Having just returned from back-to-back trade shows, COMDEX Spring and ISPCON, I can confirm what you already know—the IT community has not only heard of Linux, but is also embracing it.
Having just returned from back-to-back trade shows, COMDEX Spring and ISPCON, I can confirm what you already know—the IT community has not only heard of Linux, but is also embracing it. A major reason for this is the growing prominence of Linux at trade shows. In Chicago, there were about 15 Linux-related exhibitors, a respectable number for a non-Linux-specific show. Most ironic was the location of VA Research (now VA Linux Systems) directly across from Linux Hardware Solutions. The following week, the former acquired the latter for an undisclosed price. Any cautions given at the show by Kit Cosper, President of LHS, to put off purchasing decisions were well-heeded.
Linux Journal and Linux International sponsored an impressive pavilion and theater, with informative presentations from companies such as Caldera, Cygnus and the always entertaining “BRU Guys”. Also presenting was Jon “maddog” Hall, who wasted no time in challenging the FUD (fear, uncertainty and doubt) that was leaching from the Microsoft area of the show. All of these talks were broadcast live on “The Linux Show”, an Internet-based radio show about Linux (http://www.ttalk.com/). Linus Torvalds drew an enthusiastic crowd of at least 300 while being interviewed by Jeff Gerhardt, host of “The Linux Show”. Kudos to Jeff for asking Linus to autograph his Linux Journal hat.
Obviously afraid of offending their largest exhibitor, the folks at COMDEX were on a non-committal tightrope walk that proved discouraging, and at times, offensive. As Doc Searls mentions in his Open Sources review in this issue, the drawing power of Linus Torvalds' keynote speech was obviously underestimated. A standing-room-only crowd of 1200 included not only those who wanted to learn more about Linux, but an impressive number of media people who were there to cover the event as well. The concept of the Gates keynote being pitted against the Torvalds keynote was more a blatant effort on the part of COMDEX to draw attention to the show than actual rivalry, although the idea of showing up in a penguin costume during the Gates keynote crossed my mind. With any luck, the lessons COMDEX learned from this show will improve their treatment of the Linux crowd this fall in Las Vegas.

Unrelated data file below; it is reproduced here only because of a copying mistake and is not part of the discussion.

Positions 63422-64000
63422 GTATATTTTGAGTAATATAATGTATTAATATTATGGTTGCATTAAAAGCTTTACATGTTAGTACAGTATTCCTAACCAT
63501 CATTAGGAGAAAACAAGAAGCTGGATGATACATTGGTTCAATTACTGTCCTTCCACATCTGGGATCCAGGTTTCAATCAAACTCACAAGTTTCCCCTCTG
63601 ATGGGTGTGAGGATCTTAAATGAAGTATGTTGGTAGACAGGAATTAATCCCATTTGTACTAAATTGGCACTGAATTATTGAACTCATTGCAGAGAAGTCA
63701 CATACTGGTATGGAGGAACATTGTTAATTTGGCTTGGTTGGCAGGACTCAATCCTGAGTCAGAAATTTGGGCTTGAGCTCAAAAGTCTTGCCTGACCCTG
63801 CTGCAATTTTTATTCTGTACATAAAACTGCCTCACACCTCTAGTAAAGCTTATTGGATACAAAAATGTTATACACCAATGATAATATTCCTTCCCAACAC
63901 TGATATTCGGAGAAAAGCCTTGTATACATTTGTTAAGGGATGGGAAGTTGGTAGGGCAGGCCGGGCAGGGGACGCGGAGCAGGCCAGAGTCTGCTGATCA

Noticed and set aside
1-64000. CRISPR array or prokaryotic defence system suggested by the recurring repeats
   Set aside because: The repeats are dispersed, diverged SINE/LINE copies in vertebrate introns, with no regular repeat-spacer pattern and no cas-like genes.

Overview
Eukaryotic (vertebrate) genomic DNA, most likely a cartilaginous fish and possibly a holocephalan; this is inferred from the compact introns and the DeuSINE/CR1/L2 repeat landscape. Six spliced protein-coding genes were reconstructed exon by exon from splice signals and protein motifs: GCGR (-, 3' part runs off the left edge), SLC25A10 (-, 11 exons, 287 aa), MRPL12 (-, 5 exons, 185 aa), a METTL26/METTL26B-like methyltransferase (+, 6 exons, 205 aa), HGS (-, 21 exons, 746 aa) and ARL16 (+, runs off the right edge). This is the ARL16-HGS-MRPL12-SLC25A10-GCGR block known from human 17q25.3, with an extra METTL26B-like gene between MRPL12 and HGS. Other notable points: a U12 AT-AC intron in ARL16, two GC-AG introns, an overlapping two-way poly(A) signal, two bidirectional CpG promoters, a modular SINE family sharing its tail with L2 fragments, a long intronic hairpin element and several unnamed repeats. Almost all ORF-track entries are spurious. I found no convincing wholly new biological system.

ISPCON was just as exciting as COMDEX, but with a more Linux-friendly and knowledgeable crowd. Linux Journal sponsored a “Linux Luncheon”, with Phil Hughes challenging the crowd of 500 to answer Linux-related trivia questions. Phil also moderated a discussion panel with representatives from VA Linux Systems, Cobalt and Rebel.com's (name subject to change) Netwinder division. It was good to see hardware vendors getting along so nicely.
The untold story behind all these trade shows is the folks lucky enough to work them. Sure, they are grueling and expensive, but at the same time, they give the feeling that you are a part of something larger than yourself, an ambassador or spokesperson to the uninitiated, unwashed masses. The Linux “trade show circuit” has engendered family of its own, and always, for some unknown reason, results in daily hangovers, not entirely caused by “virtual” beer. What do we talk about after discussing Linux all day? Linux, of course, and the nice part is that we are getting paid for it—truly a dream job. Chicago also allowed me the opportunity to have dinner with Linus Torvalds not once, but three nights in a row. I will always remember, although a bit hazily, sitting in Trader Vic's with Linus and maddog, drinking some obnoxious concoction from a two-foot-long straw. What I can draw from this experience is: don't challenge maddog to a drinking contest—he will always win; $8 drinks should be bought only on a company expense account; and the earliest we can expect to hear something from Transmeta is this fall.
My fear for the future is that the growth of so many Linux-related companies will result in less communication among the people who drive each of them. The presidents and CEOs of these companies are being replaced by self-proclaimed “booth bimbos”. There is something to be said for an evening I spent at a restaurant in Chicago. Joining me were folks from Red Hat, SuSE and Caldera, all of us sharing a pitcher of beer. Trade shows are, in a sense, the only chance we get to have a Linux “company” meeting. It is my hope that with the growth of these companies, the importance of the trade show in maintaining and promoting a feeling of community will not be lost.